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What Is The Last Score You Listened To? (older scores)


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You should at least download the high-res ESB album just to have it. It is one of his ultimate OST albums.

 

Anyway, Return to Oz! One of my favorite scores of all time. I prefer the OST, but the complete score is still a great listen. Intrada's CD is not without its flaws. The OST sound mix kicks the shit out of the film mix (?) in the "complete" chronological score presentation. There are a couple instances where I believe I can hear sound effects or some kind of anomaly in that presentation, such as the ending of "The Ruined House". Also, "Mombi's Mandolin" should have been placed with the additional material, not sequenced with the rest of the score. The sound quality is atrocious. The Tunnel Charges are a prime example why the complete/chronological score is flawed. It kinda almost doesn't even work in the film and it certainly doesn't work here. Still, though, what a great musical ride.

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The Adventures of Tintin and War Horse. 2011 was an excellent year for John Williams fans. Both albums are hugely enjoyable.   Karol

LOTR: The Fellowship of the Ring (CR) by Howard Shore   Damn, is this shit good. I've waxed enough poetic about these scores, but this time, I'm especially struck by how FOTR works as a mood

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23 hours ago, TheGreyPilgrim said:

 

Halo 5- Kazuma Jinnouchi

 

I'll effuse a bit more about this, now, since I still feel idiotic for having dismissed it so early on.

 

Coming into any established, much-loved franchise or series as a rookie must be daunting whatever your job is, but especially as a composer since you will be defining a huge part of how the thing "feels" in relation to what's already been done, whether or not the audience realizes it consciously.  And in this case, they definitely would, since music is an iconic part of this series.  

 

Marty O'Donnell, Michael Salvatori, and a few other "bandmates" crafted a very particular sonic identity for the three core Halo games and two "spinoff" ones, each with its own shading and character that are still parts of the same universe.  Having gone on to other things when Bungie split with 343, they left the task for Halo 4's score to Neil Davidge of Massive Attack.  That music, taken on album, was enjoyable enough.  But it didn't quite seem to gel with the world of Halo or make a lasting impression, and I think that had as much to do with the game as the composer's effort, so it can be forgiven and more or less forgotten.

 

But, I didn't have much enthusiasm for this new score when I learned it was being penned by another new face, who's most recent prior credit was as an "additional composer" on the previous score by Davidge.  I gave it a cursory listen and thought I heard a lot of stuff that I didn't care for: anonymous orchestral blaring, an out-of-place harmonic language, and overbearingly "heavy" electronics.  Another missed opportunity.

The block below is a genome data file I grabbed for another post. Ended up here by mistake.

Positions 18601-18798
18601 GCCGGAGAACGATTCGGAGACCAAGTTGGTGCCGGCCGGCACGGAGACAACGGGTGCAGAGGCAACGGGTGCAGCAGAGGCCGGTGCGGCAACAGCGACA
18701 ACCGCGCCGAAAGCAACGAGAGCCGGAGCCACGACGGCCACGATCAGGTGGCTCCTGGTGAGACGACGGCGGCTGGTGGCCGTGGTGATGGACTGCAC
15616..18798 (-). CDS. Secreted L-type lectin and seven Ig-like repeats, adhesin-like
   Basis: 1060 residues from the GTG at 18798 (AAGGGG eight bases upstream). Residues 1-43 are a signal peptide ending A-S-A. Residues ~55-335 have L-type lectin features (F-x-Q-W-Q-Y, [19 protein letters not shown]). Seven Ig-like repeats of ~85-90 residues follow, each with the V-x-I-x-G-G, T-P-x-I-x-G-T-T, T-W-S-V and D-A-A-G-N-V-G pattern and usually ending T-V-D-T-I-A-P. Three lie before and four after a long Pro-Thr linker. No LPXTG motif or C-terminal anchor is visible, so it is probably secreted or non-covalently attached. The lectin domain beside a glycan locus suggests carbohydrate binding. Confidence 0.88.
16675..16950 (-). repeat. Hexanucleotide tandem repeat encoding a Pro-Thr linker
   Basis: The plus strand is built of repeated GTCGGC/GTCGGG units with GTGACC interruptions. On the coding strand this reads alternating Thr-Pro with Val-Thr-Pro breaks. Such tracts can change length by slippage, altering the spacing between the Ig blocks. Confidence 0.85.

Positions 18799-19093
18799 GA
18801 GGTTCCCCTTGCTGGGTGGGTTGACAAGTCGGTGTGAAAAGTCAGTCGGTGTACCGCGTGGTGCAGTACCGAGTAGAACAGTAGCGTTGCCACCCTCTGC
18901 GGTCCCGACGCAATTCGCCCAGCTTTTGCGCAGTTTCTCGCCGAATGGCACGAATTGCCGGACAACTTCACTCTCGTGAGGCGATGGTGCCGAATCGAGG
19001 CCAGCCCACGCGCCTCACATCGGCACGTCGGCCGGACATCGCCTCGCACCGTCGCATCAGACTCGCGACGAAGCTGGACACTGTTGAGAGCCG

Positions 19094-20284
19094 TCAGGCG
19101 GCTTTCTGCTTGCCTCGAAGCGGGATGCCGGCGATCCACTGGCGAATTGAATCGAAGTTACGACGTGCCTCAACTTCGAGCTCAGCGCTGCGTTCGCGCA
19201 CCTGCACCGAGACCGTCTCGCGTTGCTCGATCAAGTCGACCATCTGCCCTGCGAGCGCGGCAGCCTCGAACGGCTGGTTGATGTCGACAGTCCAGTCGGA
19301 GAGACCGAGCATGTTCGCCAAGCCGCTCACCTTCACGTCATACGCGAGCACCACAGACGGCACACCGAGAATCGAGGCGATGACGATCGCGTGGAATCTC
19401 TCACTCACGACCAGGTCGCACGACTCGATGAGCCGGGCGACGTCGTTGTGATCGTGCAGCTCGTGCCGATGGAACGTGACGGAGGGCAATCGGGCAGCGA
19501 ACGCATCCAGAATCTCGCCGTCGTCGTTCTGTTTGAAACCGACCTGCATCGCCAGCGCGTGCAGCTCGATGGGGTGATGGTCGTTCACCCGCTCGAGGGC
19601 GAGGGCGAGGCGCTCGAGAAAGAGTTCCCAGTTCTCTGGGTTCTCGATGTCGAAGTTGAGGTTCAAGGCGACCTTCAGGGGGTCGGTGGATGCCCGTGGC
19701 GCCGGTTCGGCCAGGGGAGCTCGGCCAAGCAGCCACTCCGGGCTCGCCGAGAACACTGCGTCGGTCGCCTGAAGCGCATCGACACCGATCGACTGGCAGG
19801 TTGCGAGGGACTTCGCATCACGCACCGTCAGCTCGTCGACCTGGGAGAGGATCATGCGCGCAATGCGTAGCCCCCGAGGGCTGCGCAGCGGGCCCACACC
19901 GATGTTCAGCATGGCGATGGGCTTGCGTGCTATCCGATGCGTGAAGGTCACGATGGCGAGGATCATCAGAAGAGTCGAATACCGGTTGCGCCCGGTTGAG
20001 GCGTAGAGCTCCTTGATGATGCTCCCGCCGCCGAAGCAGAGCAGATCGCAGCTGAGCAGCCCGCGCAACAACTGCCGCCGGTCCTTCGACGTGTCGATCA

Then, I played the game, and seconds into the main menu music wondered what the heck I had listened to earlier.  O'Donnell and company had created a musical fingerprint that was part Horner-esque orchestral writing, part quasi-Gregorian/modal stuff, part prog-rock, part 70s/80s/90s electronic and ambient music.  This score, as it turns out, is a very logical and rather awesome evolution of that idea.  The track The Trials is a fantastic example of this, with a classic O'Donnell tune given a ballsy makeover, alongside some of Davidge's material from the preceding score (it's also a great little study of the pleasures of musical tension and release).  The Hornery, Hollywoody echoes (O'Donnell studied with that crowd at USC, after all) of the orchestra are traded for something a little more generic, though no less enjoyable - I don't use the word "generic" here as a negative, I just can't quite place it with any more specificity.  And yet certain mannerisms and choices of modality from the earlier scores creep in, organically, not as grudging acknowledgement or half-assed attempts at stylistic unity.  Woodwinds are absent (which is a bit disappointing and predictable) and yet there's still a great deal of color in the score without them, something that usually only Zimmer can get away with, through skilled handling of what is there: strings, brass, piano, percussion, choir, electronics.  And yes, the electronics are way "beefier" than what O'Donnell did.  But there's a great deal of subtlety to how they're used.  There are still some of those standout mystical electronic moments that one wants from Halo, including this haunting three chord motif (heard prominently in Crypt) whose thematic function I haven't really placed yet, but which I really dig.  It's not necessarily bad that there's more of the heavy "new" stuff in place of such mystical atmospheres that the earlier scores were more replete with.  It works.  

 

And that's because the music does that most important thing I mentioned at the start: it does what it needs to do to define the "feeling" of the game.  This feels like a Halo game, because this is Halo music.  It is, to use the word again, the logical progression of these scores.  After the fairly anonymous game and music of Halo 4, it seems like 343 has found their footing.  I wouldn't mind if Jinnouchi sticks around for future installments at all.

 

As a post-script, it is by design that such a rare "lengthy" post from me has to do with music from a video game, of all things.  I encourage everyone to explore this realm of "media music" if they're only familiar with television and film scores.  There's a lot happening here, it's why I mention it often.  It's worth knowing about.